Tuesday, November 27, 2007

Trudging Along

Well I found George Chase in the Missouri Penitentiary in 1920. Whether or not he is Vivian's George Chase is the question. I wrote the archives to see if I could get some information. Hopefully they have intake papers and a mugshot. It will take them 8 weeks to get back to me. It would be great if it turned out to be Mr. George M. Chase.

I also think I have found the right Vivian Davis. 18 years old in 1920 living in Kansas City working as a waitress. Rooming in a household of older men. Yes that sounds like Vivian. The marriage certificate states that she is from KC and 19 years old. The date of the certificate is April 1921.

When she was arrested in 1923 Vivian gave her place of birth as Springfield, MO.; I don't know. Births prior to 1910 in Missouri are harder to trace. Not impossible though.

I guess the only thing for certain is that Vivian is a product of Missouri and Kansas during Prohibition. It would have been so much easier if she had been from Chicago. There's loads of information on Chicago. It's so funny so much happened all over the country but historians typically focused on New York and Chicago so if you go looking for information on who, what & where for some other area you have to cross your fingers and hope.

Wednesday, November 21, 2007

William Radkay

I really enjoyed this book because it written very informally. When I was reading it, it was easy to imagine that Willie Radkay was telling me all of these stories himself.

First hand accounts are great because the stories that people tell explain what it means when someone says a "town was wide open" and it explains more than a researched book what the culture and attitudes were during the time discussed.

The book really shines in two places. The first is Willie's account of growing up in the Strawberry Hill Section of Kansas City, KS and the second is his description of doing time in Alcatraz and Leavenworth. It's not that the rest of the book lacks anything. It's just hard to keep reading about an obviously bright man making the bad decision to follow a life of crime. It's a value's thing.

Oh yeah, and the book is good because for once another criminal has something decent to say about Machine Gun Kelly (George Barnes). Radkay and Kelly were friends. While I don't think Kelly as a bank robber was in Alvin Karpis' or Harvey Bailey's league as a bank robber. He's not the blow hard doofus that Karpis makes him sound like in his book.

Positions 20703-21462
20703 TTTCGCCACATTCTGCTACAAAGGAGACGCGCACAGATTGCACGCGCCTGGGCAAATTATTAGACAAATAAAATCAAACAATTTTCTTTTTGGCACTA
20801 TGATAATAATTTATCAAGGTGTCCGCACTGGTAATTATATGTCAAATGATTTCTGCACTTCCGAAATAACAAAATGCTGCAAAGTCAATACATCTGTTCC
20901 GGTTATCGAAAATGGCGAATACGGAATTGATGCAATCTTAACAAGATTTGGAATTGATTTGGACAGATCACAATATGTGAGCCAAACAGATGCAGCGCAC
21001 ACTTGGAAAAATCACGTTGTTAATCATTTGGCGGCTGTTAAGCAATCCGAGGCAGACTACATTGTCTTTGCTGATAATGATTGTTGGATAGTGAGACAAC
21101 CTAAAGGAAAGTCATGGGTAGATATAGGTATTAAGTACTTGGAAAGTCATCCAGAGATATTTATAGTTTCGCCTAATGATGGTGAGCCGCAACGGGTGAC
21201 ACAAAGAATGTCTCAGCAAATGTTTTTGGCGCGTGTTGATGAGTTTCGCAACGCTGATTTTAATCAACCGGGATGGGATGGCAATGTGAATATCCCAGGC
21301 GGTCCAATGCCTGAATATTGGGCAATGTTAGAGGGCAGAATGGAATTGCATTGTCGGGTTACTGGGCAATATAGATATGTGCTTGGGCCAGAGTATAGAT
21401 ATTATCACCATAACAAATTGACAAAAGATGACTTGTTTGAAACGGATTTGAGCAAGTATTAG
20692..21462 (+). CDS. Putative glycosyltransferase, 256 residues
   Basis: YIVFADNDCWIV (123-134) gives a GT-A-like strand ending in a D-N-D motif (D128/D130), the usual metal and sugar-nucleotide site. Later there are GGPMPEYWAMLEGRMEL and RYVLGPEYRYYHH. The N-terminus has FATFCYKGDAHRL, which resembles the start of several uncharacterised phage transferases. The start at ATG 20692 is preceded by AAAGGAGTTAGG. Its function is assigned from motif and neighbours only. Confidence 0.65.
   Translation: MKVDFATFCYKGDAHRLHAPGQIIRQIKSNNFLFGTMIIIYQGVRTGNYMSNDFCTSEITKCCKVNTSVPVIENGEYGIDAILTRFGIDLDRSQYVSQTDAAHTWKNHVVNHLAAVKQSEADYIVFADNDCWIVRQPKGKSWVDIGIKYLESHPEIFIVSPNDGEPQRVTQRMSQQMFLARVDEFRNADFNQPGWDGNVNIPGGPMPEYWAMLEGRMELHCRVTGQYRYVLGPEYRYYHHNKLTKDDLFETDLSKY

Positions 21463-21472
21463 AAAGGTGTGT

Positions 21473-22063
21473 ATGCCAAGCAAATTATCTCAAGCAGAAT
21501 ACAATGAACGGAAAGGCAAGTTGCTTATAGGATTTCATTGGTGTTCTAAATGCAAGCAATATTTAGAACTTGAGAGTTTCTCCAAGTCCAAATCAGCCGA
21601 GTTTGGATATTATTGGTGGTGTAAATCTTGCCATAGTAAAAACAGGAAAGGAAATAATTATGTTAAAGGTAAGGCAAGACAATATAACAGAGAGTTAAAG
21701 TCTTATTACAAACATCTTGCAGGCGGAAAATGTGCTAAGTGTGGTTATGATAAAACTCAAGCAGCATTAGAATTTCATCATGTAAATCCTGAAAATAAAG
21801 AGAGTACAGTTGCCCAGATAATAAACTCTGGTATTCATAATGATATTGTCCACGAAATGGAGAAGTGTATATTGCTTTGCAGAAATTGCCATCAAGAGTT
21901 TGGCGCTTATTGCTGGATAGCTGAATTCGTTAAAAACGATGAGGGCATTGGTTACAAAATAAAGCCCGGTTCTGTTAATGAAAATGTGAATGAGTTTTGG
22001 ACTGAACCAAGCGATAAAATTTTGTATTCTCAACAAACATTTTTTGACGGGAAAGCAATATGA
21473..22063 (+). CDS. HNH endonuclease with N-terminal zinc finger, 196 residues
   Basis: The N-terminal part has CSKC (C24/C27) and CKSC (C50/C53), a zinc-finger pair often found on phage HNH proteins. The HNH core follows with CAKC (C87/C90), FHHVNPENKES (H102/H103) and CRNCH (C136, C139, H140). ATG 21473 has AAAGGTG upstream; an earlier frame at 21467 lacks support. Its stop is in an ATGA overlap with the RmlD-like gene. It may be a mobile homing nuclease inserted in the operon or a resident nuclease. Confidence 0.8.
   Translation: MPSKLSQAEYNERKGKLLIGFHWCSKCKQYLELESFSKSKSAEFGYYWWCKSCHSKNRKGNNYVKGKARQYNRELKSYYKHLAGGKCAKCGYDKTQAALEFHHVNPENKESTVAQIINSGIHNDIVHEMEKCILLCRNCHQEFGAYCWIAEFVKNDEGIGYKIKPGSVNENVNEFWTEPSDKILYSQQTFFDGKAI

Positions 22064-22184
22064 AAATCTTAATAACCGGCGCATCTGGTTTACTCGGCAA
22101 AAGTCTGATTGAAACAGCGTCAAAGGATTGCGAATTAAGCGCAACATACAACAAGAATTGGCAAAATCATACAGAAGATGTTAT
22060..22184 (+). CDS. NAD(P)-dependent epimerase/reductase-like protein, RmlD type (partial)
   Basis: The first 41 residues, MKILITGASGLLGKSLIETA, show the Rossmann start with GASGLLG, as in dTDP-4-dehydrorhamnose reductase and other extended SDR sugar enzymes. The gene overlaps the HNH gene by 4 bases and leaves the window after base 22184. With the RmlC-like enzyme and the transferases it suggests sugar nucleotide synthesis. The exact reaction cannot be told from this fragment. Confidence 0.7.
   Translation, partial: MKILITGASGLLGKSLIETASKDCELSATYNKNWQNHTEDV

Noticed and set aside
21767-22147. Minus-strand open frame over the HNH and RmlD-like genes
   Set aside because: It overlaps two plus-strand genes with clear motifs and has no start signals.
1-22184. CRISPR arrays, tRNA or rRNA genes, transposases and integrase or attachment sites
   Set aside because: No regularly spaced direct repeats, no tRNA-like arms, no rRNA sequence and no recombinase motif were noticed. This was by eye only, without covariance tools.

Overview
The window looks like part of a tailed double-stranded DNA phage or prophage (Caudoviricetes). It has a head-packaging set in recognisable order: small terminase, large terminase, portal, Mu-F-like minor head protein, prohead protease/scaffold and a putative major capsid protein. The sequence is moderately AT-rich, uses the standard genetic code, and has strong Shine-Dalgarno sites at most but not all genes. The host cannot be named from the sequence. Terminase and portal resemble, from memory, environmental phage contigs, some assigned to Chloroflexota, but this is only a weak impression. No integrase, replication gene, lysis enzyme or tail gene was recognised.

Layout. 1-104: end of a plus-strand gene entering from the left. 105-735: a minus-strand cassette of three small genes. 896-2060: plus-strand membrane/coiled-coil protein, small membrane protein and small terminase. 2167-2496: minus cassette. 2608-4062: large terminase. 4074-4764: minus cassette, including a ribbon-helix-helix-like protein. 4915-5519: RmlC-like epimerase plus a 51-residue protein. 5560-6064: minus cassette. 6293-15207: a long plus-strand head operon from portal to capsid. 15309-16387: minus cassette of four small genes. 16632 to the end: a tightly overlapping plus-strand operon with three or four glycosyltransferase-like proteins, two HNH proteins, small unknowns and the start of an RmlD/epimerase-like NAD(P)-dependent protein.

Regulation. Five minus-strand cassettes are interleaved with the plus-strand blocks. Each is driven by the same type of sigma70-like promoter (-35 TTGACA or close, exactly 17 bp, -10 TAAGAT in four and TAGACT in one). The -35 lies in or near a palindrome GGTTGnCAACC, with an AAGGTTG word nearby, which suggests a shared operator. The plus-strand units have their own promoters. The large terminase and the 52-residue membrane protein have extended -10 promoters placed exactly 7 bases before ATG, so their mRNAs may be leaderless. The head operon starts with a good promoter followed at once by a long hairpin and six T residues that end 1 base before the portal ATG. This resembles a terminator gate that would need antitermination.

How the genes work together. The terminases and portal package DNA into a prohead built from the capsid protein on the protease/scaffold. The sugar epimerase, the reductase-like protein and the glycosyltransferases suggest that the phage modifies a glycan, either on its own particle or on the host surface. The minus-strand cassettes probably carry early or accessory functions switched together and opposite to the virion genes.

Sunday, November 18, 2007

Oh S#!#

A years work down the toilet. Evidently, I have been completely and utterly wrong. There's no way that the Vivian Davis who married George M. Chase in 1921 is Vivian G. Davis of Springfield, MO. That Vivian died a year and a month before the wedding!

Time to take another look at the sources or perhaps I could interest one of those mediums, who are always bothering dead people, to visit the graves and find out the truth from the source.

I have learned a valuable lesson. I will never trust someone else's research at face value. I will always do my own or verify as if it were my own. Truthfully, piecing together someone's information from old census records when they have a common name is not easy. It is easy to trip up when you can't find everything at once i.e. birth, marriage, and death data scattered everyplace. I just have to look at this as part of the process and not give up.

George C. Robertson

G.C. Robertson, was one of the inside guys on the Montgomery County National Bank robbery. I was a little surprised to find out that he was 35 at the time of the robbery. Because I read that he was the bank Vice President, I was expecting an older man with a paunch like Lionel Barrymore.

There's more to this story than is commonly known. Mr. Robertson, who served 1 year and a day in Leavenworth for his role, is originally from Springfield, MO. The address he gave for his father's home is on the same street, Kimbrough, that Vivian Chase's family occupied. Hmmm.